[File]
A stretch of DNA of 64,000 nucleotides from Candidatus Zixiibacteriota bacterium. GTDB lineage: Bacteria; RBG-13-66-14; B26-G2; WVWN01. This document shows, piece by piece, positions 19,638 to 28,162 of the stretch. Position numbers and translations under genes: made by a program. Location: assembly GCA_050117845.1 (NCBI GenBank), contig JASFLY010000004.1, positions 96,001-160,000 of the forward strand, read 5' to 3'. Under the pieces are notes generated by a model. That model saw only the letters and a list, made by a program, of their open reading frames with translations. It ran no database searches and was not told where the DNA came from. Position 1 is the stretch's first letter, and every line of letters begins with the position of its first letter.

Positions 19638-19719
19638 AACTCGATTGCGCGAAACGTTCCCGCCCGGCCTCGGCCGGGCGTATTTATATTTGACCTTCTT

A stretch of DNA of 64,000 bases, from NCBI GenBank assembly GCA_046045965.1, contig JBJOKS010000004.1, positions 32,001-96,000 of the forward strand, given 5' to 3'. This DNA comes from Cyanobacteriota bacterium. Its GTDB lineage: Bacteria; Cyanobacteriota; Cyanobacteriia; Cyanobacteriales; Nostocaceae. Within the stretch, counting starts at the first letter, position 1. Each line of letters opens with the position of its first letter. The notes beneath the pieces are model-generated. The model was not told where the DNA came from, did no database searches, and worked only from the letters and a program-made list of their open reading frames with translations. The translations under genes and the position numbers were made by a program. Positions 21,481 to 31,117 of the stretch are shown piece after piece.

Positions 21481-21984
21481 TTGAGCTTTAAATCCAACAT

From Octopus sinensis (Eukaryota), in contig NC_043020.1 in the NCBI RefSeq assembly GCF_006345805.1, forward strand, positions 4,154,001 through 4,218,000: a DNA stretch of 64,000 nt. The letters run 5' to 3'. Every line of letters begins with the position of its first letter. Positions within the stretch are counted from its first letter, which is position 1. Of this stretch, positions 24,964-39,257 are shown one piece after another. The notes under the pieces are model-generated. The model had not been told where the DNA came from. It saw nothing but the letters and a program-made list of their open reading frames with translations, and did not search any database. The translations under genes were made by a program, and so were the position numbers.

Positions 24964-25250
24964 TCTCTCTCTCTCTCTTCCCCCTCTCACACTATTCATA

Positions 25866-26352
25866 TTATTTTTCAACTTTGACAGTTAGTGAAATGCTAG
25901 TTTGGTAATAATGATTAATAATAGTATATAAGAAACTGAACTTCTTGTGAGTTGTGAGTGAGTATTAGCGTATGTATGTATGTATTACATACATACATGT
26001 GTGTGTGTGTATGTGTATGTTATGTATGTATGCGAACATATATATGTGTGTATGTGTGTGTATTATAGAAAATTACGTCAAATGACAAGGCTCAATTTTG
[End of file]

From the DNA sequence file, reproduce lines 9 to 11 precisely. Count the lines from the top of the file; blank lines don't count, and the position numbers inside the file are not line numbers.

24964 TCTCTCTCTCTCTCTTCCCCCTCTCACACTATTCATA

Positions 25866-26352
25866 TTATTTTTCAACTTTGACAGTTAGTGAAATGCTAG